desk waiting for me to either finish reading or begin reading are:
LESSONS, by Saul Black, MAKE ME by Lee Childs, THE MASTER ALGORITHM by Pedro Domingos, THE DEVIL'S CHESSBOARD, by David
Talbot, SHYLOCK by Bertram
Billy Phillips was born in Toronto, Canada and moved his wife and four
children to Los Angeles in 1994.
In addition to being the principle shareholder in Toon Studio Licensing, he has
been ghostwriting for the last fifteen years. ONCE UPON A ZOMBIE is his fiction
debut under his own name. Phillips owns a prolific vintage catalogue of classic
fairy tale books, which is part of the intellectual property Toon Studio licenses
around the world. When his son suggested he write a Zombie book under his own
name, Phillips conceived the idea of merging the iconic fairy tale characters with
the zombie phenomena. Zombie Cinderella and friends were born!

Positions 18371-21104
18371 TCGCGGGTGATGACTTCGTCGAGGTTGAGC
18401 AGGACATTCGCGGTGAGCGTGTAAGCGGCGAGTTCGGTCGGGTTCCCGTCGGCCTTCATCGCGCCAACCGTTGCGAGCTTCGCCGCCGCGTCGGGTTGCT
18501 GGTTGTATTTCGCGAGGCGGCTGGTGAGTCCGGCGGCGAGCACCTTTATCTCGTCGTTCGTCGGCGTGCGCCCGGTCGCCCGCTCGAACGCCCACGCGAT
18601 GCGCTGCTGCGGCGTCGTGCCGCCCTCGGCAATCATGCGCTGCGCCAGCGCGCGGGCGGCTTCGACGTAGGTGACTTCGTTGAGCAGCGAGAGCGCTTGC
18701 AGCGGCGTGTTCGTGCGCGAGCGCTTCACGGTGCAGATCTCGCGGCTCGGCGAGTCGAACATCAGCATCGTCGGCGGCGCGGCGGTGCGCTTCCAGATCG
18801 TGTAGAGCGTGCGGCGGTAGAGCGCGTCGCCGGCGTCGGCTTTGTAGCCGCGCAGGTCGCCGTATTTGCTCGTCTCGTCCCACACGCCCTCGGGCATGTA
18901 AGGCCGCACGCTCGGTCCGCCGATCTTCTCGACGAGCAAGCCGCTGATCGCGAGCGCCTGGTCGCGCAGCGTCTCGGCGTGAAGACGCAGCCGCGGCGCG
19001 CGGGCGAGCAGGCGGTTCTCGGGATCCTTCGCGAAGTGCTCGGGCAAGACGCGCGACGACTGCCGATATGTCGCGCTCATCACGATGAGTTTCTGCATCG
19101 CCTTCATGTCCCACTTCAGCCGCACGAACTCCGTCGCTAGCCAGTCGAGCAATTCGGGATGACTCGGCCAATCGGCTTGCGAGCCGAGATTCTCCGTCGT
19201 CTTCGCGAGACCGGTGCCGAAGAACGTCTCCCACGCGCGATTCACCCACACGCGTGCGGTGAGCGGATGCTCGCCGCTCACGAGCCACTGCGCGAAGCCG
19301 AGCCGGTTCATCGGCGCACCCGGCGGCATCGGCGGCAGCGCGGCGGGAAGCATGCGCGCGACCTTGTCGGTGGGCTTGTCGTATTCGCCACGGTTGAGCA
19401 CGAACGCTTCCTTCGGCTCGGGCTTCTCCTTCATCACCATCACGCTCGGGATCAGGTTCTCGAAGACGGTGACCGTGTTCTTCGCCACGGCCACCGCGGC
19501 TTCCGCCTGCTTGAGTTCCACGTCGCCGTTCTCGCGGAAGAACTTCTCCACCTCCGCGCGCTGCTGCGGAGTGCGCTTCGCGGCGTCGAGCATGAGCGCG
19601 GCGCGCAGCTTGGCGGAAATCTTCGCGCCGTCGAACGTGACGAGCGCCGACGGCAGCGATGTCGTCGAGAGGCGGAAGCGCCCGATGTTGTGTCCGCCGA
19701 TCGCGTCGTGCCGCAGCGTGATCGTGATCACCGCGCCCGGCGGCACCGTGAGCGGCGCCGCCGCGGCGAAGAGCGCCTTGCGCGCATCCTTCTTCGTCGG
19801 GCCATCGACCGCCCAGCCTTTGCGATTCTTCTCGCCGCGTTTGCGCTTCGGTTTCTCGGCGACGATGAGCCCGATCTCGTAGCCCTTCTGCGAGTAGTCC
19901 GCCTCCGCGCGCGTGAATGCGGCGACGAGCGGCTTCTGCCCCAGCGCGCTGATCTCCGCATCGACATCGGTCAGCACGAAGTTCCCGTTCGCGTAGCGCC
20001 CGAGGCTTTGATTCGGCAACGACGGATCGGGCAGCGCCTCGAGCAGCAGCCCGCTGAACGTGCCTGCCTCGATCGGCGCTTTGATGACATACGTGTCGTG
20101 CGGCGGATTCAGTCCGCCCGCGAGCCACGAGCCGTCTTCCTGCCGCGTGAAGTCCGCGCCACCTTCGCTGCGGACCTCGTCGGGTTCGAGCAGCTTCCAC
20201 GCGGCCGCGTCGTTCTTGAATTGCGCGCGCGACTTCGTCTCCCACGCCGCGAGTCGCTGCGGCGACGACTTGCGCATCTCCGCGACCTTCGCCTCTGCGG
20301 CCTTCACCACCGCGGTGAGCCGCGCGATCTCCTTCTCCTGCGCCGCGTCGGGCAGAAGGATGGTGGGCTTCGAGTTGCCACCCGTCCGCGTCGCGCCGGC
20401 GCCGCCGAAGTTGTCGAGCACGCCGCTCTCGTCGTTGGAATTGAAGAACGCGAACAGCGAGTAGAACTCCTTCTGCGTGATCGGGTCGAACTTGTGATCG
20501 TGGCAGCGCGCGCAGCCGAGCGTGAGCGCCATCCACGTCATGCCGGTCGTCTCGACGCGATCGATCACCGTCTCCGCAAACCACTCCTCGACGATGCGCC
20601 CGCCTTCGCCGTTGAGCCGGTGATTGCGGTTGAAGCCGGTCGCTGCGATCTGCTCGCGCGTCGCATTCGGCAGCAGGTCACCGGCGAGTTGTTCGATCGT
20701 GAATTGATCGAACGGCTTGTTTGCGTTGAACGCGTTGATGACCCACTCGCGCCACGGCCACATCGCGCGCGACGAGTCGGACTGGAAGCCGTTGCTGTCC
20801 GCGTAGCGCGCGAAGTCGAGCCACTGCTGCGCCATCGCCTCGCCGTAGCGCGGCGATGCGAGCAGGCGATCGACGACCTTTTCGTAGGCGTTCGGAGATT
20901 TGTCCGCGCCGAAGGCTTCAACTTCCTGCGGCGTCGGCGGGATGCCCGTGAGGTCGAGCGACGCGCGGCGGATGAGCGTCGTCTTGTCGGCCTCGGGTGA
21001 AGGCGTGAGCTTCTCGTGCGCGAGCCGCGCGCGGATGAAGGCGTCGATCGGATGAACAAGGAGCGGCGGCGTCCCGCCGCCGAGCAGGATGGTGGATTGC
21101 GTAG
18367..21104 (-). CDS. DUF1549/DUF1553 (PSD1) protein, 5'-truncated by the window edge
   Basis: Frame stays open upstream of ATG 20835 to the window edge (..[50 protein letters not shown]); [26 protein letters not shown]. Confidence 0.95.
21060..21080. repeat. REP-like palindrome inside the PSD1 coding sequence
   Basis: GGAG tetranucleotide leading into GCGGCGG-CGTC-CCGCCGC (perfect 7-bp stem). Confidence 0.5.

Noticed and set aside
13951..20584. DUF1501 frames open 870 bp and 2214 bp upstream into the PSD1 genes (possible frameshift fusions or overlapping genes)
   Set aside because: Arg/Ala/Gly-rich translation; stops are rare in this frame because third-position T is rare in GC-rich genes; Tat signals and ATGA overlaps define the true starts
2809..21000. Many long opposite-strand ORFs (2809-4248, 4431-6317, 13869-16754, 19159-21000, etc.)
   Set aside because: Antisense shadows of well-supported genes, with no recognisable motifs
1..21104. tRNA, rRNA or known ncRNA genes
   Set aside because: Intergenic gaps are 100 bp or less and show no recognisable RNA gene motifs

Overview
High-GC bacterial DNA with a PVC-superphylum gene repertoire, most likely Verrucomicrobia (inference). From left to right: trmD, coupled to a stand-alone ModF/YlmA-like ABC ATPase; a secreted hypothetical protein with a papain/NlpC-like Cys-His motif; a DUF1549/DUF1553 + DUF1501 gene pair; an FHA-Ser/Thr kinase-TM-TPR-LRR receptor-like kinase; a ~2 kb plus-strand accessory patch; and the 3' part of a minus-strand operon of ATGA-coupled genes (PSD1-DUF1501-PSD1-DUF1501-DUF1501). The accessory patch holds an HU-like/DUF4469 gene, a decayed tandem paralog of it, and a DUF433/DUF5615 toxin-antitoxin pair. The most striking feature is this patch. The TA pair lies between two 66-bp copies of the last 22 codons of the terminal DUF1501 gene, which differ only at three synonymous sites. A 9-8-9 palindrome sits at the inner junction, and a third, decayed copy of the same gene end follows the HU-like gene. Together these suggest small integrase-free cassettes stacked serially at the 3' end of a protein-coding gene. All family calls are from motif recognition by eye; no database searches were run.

Phillips had the privilege of lecturing at NASA's Kennedy Space Center on the
subject of science and spirituality, sharing compelling ideas which he interweaves
in his novels.
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Meet Caitlin Fletcher, age fourteen. When Caitlin's mom disappeared (or left? )
four years ago, so did all the oxygen on earth-or so it seemed to Caitlin. She's
been suffering from breathless bouts of anxiety ever since her mom vanished.
Caitlin's recent move to London, with her Dad and her brainiac sister, threatens
to lead to more situations that will trigger sudden panic. Now, she's having
anxiety over the possibility of having anxiety! Caitlin's life takes a sharp turn
for the worse when she's tricked into climbing down a proverbial "rabbit hole,"
landing in a wondrous fairy tale universe-except it's crawling with savage, blood-
All the timeless fairy tale characters who once lived forever are now living dead!
Even worse, they're famished. It is not an ideal situation for a vulnerable young
girl prone to panic attacks. Caitlin, however, discovers that the truth is often
scarier than blood-eyed zombies!